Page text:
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San Bernardino's State-of-the-Art Library Incorporates RFID
While constructing its new facility, the San Bernardino County Library is integrating RFID into its circulation and security systems, including the anti-theft locking boxes used for DVDs.
Sep 26, 2007—When the new library in Fontana—a fast-growing bedroom community in San Bernardino County, Calif.—opens in April, its collection of 150,000 books and other media will carry RFID tags. The library hopes this will reduce theft and staff workloads, while empowering library patrons to check out and return items on their own.
The Integrated Technology Group (ITG), a division of Vernon Library Supplies, will install its Apex RFID technology at the city's $60 million Lewis Library and Technology Center. The 94,000-square-foot, two-story center will be the city's largest civic project, and the largest regional library in San Bernardino County.
The Fontana facility will be the fourth branch of the San Bernardino County Library to use ITG's RFID system—but the largest, by far, says George Fedor, automation coordinator for the library system. "Our primary goal," he states, "is to enable patron self-service and self-checkout for all materials, giving patrons tools to serve themselves without having to rely so heavily on staff."
The components of the ITG system include passive, high-frequency tags and interrogators compliant with the ISO 15693 air-interface protocol, as well as ITG's Apex software, which controls the RFID hardware and provides the requisite platform applications for checking out, returning and sorting books and other materials. Each tag contains an I-Code SLI 13.56 MHz integrated circuit, made by NXP Semiconductors. Fontana library staff will begin applying the tags to each item in the library collection prior to the new building's opening.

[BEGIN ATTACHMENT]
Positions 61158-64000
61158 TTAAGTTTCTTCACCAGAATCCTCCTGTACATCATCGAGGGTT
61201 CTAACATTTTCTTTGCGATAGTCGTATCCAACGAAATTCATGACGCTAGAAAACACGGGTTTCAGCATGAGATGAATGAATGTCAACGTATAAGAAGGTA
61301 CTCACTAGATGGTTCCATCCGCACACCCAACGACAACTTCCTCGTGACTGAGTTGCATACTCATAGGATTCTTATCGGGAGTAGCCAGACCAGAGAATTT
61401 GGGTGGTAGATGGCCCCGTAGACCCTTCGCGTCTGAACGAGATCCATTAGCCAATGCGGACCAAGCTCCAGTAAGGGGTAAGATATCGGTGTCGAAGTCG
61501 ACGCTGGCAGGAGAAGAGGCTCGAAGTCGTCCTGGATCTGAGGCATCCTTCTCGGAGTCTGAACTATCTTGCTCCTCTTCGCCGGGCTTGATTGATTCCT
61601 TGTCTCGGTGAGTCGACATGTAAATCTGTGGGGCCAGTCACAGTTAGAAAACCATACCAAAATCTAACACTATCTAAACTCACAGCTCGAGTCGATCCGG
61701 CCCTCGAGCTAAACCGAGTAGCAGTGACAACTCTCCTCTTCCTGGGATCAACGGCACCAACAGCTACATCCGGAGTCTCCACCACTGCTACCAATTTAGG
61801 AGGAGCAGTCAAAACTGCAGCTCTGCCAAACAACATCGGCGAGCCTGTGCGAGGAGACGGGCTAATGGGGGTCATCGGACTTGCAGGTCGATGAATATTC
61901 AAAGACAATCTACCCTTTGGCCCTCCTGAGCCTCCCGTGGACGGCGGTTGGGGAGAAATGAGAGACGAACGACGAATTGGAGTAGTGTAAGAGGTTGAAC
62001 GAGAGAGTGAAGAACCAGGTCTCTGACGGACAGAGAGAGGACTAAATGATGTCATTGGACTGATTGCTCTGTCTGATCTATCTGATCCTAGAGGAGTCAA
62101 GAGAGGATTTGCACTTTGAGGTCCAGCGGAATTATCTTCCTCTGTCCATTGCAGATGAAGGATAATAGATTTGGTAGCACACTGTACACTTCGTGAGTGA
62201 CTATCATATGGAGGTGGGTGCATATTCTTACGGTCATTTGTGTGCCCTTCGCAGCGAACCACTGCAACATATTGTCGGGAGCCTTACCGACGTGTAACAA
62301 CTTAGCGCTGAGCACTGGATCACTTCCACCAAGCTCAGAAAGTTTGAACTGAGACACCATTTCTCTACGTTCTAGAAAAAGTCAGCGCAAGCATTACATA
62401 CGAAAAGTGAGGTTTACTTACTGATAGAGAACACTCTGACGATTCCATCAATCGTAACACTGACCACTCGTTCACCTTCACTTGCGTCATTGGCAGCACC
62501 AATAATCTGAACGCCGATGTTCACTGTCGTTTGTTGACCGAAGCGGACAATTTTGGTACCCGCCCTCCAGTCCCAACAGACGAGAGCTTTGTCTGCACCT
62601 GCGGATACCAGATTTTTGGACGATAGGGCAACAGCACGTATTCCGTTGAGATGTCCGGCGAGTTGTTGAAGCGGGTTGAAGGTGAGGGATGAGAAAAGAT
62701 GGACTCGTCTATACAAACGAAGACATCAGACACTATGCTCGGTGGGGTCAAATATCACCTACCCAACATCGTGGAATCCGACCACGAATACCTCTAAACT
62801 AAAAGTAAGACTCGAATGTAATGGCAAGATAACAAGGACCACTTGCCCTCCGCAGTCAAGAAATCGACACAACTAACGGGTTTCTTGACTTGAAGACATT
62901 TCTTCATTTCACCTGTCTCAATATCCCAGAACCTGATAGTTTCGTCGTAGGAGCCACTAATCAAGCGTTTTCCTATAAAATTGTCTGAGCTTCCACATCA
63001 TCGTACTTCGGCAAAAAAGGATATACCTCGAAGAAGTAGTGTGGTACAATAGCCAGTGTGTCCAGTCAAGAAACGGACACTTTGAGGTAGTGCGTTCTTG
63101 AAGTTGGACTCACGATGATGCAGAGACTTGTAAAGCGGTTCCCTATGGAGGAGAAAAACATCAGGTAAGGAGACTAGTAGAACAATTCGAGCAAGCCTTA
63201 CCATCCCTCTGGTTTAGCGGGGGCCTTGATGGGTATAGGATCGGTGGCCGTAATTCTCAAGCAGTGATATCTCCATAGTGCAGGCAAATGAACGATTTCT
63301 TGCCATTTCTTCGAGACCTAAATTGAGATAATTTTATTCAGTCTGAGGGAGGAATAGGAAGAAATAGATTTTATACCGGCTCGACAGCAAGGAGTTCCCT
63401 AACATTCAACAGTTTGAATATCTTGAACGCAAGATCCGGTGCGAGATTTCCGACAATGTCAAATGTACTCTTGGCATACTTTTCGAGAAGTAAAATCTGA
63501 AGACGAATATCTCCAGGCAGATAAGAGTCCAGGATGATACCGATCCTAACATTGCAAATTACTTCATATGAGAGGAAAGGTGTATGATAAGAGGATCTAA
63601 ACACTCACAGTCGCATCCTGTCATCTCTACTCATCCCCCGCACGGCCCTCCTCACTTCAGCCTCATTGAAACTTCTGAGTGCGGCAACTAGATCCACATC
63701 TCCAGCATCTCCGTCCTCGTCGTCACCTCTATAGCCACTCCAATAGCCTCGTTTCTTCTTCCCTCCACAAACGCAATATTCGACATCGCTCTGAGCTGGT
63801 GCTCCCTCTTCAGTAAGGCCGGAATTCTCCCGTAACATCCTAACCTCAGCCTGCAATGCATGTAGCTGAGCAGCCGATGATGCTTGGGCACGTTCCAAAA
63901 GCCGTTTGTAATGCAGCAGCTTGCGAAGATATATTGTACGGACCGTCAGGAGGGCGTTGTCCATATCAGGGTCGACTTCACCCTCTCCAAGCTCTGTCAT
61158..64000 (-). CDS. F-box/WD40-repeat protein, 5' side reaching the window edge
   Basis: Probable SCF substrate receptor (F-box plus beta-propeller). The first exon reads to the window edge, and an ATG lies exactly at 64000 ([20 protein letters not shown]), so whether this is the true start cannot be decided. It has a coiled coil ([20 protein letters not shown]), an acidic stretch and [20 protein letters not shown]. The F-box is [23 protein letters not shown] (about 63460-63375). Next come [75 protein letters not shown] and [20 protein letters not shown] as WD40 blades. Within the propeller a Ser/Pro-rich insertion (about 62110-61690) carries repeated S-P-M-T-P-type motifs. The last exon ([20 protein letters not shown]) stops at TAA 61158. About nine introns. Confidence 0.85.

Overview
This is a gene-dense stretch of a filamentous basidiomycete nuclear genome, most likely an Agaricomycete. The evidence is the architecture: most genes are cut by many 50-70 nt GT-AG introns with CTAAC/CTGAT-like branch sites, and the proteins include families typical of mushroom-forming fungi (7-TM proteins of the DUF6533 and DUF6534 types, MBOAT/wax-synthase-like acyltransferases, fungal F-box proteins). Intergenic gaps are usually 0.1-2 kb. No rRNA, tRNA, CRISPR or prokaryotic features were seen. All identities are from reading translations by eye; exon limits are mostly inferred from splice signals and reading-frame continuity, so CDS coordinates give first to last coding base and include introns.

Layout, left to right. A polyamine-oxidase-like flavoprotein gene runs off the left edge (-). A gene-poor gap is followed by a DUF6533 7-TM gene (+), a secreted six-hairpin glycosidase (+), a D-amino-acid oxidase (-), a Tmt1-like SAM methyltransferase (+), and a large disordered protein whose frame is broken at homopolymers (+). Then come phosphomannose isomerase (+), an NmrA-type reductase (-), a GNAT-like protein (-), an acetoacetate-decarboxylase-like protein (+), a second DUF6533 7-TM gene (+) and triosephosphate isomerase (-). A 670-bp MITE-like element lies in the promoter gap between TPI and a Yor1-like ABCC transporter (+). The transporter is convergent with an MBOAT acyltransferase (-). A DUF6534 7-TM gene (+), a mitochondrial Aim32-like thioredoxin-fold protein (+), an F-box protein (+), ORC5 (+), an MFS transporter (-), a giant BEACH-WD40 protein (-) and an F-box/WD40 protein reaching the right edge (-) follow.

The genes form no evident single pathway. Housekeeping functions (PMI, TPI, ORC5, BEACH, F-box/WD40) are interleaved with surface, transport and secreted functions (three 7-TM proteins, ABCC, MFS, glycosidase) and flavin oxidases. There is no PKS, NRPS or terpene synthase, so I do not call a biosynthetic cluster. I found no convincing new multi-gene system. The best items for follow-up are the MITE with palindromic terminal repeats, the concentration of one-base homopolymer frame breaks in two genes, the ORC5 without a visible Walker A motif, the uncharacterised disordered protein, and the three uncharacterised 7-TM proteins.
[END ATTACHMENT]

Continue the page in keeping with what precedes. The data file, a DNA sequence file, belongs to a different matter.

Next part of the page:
The interrogators will be built into kiosks that patrons will use to borrow items, and also into the library's book-sorting system. The readers will control the conveyor system to ensure that each returned item is sent to the appropriate bin, based on its shelf location and status. As each item passes the reader, the Apex application will query the library's back-end circulation database, via an application protocol interface. If the database shows that a request has been made on the item being returned, the conveyor will drop that item at the circulation desk. Otherwise, each book or AV item will be sent to its appropriate sorting bin, used by staff members to reshelf returned items.
The Lewis Library will also utilize RFID as a security tool for books and audio-visual items. As a patron checks out each item, the reader will change a bit saved to the tag's memory that designates the item as being checked out. (This same bit is re-encoded once the item is returned, changing the item's status to show that it has been checked in). Interrogators mounted at each library exit read the item tags. If they detect an item that has not been checked out, Apex triggers an audio alert. Security guards stationed at the exit will then request that the patrons carrying the item return to the checkout station to check it out.
For AV media items, such as DVDs and CDs, ITG is building an additional security tool into the Fontana branch system. ITG provides locking plastic cases to hold these media items, many of which—particularly recent movies or music releases—are subject to high levels of theft. Patrons wishing to borrow locked media items are instructed, via a video monitor at each self-checkout kiosk, to first check out each item and then insert the media case into an unlocking device. The unlocking device, controlled by the Apex software, will not unlock an item unless the item has been checked out.
Audio-visual items can comprise up to 35 percent of library collections, says Amy Thropp, ITG's product manager. As such, protecting those items from theft is vital. Locked media cases, she says, dissuade theft by making the discs very difficult to access.
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